Japanese Para-Taekwondo fighters on the rise
Para-Taekwondo fighter Kenta Awatari continues to give Japan reason to cheer ahead of the sport’s debut at their home Paralympic Games in 2020.
August’s Kim Un Yong Cup in South Korea was Japan’s most successful international performance to date, as they won three gold medals and a bronze to push their fighters up the rankings. Awatari was among those to record his first international medal.
“[Our] competitiveness has increased due to more Japanese fighters,” said Japan’s No. 6 world ranked fighter, adding “there is great support from Japanese staff.”
Awatari completed a dominant 24-3 showing over Canada’s No. 3 Anthony Cappello in the men’s up to 61 kg K43. The result capped a strong 2018 for the promising talent, following his bronze at the Pan American Open Championships and a quarter final appearance at the European Open Championships.
“I’ve become confident I can compete at the Tokyo Paralympic Games,” he said. “It has become clear that I can fight [anyone] in the world.”
More Japanese success
After also winning Pan Am gold, Japan’s Mitsuya Tanaka edged closer to a top-five world ranking after capturing the Kim Un Yong Cup’s women’s up to 75 kg K43 title.
In an all-Japanese bout, young star Yusuke Hoshino bested top-ranked compatriot Chikaro Ito (No. 11) on his way to a bronze in the men’s up to 61 kg to move up to No. 23 in the rankings.
With bronze medals at the Pan Ams and Europeans, compatriot Shunsuke Kudo finally broke through with his first international title by beating Australia’s Steven Currie 18-14 in the men’s up to 75 kg K44 at the Kim Un Yong Cup. He became September’s highest climber in the world rankings, jumping eight spots to No. 22.
Oceania champions shine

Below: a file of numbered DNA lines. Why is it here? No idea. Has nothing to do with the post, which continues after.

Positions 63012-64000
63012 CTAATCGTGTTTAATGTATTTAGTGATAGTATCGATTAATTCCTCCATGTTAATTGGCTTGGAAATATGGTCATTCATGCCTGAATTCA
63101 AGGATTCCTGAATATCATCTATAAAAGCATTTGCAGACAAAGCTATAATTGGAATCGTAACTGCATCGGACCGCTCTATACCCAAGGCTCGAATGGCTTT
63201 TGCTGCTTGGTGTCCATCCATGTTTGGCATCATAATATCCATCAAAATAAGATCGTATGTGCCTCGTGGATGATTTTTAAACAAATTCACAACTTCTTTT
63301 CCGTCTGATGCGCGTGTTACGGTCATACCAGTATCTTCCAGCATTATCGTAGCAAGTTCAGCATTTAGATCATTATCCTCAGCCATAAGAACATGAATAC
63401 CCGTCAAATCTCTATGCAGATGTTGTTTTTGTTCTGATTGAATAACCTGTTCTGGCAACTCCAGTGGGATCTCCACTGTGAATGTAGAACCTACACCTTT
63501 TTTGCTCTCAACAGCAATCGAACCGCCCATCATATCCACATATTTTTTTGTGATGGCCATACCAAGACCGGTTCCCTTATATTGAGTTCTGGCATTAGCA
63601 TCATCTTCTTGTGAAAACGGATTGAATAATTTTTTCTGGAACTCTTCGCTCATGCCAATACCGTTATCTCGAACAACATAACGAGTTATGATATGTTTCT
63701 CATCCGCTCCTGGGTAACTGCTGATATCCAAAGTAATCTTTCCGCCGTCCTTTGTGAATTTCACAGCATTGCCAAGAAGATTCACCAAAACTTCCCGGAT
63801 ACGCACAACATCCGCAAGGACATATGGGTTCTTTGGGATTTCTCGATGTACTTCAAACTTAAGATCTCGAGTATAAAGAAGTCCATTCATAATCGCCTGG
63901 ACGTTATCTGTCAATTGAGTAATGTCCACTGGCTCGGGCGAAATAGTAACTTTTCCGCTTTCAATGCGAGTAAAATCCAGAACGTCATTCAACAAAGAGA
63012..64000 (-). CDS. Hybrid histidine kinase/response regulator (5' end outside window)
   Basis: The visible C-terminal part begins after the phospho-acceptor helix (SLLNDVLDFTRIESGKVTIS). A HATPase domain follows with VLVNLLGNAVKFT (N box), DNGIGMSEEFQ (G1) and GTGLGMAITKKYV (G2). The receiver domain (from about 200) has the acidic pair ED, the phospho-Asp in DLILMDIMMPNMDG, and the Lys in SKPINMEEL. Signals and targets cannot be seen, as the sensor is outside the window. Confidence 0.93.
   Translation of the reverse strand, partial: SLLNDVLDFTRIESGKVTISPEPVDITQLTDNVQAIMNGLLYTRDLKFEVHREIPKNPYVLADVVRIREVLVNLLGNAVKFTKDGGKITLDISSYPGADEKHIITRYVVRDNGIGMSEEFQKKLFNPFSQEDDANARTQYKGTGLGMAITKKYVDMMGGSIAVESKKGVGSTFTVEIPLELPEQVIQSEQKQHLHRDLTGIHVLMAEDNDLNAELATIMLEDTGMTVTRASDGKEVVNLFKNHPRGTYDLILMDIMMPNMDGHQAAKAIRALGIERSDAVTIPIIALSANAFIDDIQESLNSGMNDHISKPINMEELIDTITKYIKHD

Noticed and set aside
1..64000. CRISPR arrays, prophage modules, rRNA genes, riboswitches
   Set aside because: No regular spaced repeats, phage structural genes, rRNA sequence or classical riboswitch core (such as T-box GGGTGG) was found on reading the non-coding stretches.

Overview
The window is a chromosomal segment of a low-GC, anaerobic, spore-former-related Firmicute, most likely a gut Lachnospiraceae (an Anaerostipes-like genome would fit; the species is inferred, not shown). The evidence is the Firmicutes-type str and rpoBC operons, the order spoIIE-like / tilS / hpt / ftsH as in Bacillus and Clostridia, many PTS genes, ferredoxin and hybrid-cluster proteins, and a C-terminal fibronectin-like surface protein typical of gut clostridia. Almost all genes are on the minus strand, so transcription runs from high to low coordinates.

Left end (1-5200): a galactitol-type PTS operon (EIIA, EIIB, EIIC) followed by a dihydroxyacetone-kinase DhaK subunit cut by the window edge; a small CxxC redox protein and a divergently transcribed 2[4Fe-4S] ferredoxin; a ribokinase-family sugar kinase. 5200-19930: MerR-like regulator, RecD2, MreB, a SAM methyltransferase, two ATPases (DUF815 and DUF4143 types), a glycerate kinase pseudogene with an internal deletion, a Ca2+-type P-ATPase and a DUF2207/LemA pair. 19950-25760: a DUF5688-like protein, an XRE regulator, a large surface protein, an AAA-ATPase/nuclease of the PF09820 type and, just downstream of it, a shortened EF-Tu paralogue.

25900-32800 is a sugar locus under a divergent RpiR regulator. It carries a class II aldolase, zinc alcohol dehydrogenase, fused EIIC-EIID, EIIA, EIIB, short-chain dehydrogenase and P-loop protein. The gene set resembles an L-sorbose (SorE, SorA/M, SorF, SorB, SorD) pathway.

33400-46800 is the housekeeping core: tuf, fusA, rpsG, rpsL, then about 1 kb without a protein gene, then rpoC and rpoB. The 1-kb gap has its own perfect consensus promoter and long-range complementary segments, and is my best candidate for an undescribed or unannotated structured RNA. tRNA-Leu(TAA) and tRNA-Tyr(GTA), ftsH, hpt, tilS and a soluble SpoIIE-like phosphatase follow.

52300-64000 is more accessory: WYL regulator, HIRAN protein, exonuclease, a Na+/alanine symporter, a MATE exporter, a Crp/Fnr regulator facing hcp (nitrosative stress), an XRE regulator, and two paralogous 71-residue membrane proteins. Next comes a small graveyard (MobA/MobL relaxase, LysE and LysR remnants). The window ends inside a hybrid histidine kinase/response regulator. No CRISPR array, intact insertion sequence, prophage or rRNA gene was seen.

The Kim Un Yong Cup served as the 2018 continental Championships for Oceania athletes, meaning there were additional world rankings points up for grabs.
Australia’s Steven Currie took advantage.
Four-time Oceania champion Currie may have fallen short of claiming the title, but his silver medal ensured he is still one of the fighters to beat in the region. He jumped three spots to No. 7 in the men’s under 75kg K42 world rankings.
Challenges for champions
The gold in August’s competition was a relief for Great Britain’s Amy Truesdale, who had a difficult 2018. After capping an undefeated 2017 with World Championship and International Wheelchair and Amputee Sports Federation (IWAS) World Games titles, the women’s over 58 kg K44 No. 1 fighter was bested in three straight tournaments in 2018. The Kim Un Yong gold is therefore her first and only title of 2018.
“It is always special to compete in the birthplace of taekwondo,” said Truesdale. “Especially when you come home with a gold.”
Mongolia’s No. 1-ranked pair of fighters – Bolor-Erdene Ganbat and Enkhtuya Khurelbaatar – both fell in South Korea. It was only the second time each world champion has lost on the international stage.
Two-time world champion Ganbat fell to up-and-coming Turkish fighter Ali Can Ozcan in the men’s up to 61 kg K44 final. Ganbat remains the class of the division, with nearly twice the points of Turkey’s No. 2-ranked Mahmut Bozteke, while Ozcan moves up one spot to No. 7.
Khurelbaatar was stunned by Thai fighter Khwansuda Phuangkitcha in the up to 49 kg K44 final, who claimed Thailand’s first international title in the process. Unranked at the start of the year, Phuangkitcha made the quarter finals of the Asian Championships earlier this year in her premiere tournament.
Brazil’s 16-year-old Nathan Torquato showed why he is someone to keep an eye on after claiming his third international medal of 2018. He adds Kim Un Yong Cup bronze to his Pan American and US Open silvers.